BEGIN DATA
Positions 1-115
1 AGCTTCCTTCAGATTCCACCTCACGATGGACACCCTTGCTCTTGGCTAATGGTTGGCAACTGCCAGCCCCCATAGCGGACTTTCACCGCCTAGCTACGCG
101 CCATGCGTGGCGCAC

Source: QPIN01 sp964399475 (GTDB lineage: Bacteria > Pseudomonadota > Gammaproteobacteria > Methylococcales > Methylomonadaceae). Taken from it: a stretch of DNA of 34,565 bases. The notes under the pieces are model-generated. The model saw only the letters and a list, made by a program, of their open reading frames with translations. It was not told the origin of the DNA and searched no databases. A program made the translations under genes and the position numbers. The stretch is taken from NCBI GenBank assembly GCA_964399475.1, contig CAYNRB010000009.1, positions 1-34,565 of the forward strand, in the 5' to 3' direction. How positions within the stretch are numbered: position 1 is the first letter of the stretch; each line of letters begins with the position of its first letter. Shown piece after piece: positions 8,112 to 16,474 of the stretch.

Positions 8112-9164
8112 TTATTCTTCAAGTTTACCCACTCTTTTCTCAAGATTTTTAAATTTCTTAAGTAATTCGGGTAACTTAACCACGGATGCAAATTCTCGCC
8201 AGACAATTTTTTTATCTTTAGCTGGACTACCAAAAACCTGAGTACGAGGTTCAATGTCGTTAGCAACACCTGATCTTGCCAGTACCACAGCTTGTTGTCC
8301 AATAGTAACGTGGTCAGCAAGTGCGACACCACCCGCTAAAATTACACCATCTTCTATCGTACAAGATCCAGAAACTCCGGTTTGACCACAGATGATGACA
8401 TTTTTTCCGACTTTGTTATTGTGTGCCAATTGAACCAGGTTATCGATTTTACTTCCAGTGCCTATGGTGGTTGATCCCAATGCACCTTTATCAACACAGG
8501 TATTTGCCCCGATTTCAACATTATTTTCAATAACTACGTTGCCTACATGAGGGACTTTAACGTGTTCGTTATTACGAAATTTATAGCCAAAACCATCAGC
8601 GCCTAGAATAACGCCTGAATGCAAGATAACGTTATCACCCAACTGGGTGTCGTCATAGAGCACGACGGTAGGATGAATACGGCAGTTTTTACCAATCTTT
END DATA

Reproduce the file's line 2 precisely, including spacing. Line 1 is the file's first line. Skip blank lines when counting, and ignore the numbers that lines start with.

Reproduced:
1 AGCTTCCTTCAGATTCCACCTCACGATGGACACCCTTGCTCTTGGCTAATGGTTGGCAACTGCCAGCCCCCATAGCGGACTTTCACCGCCTAGCTACGCG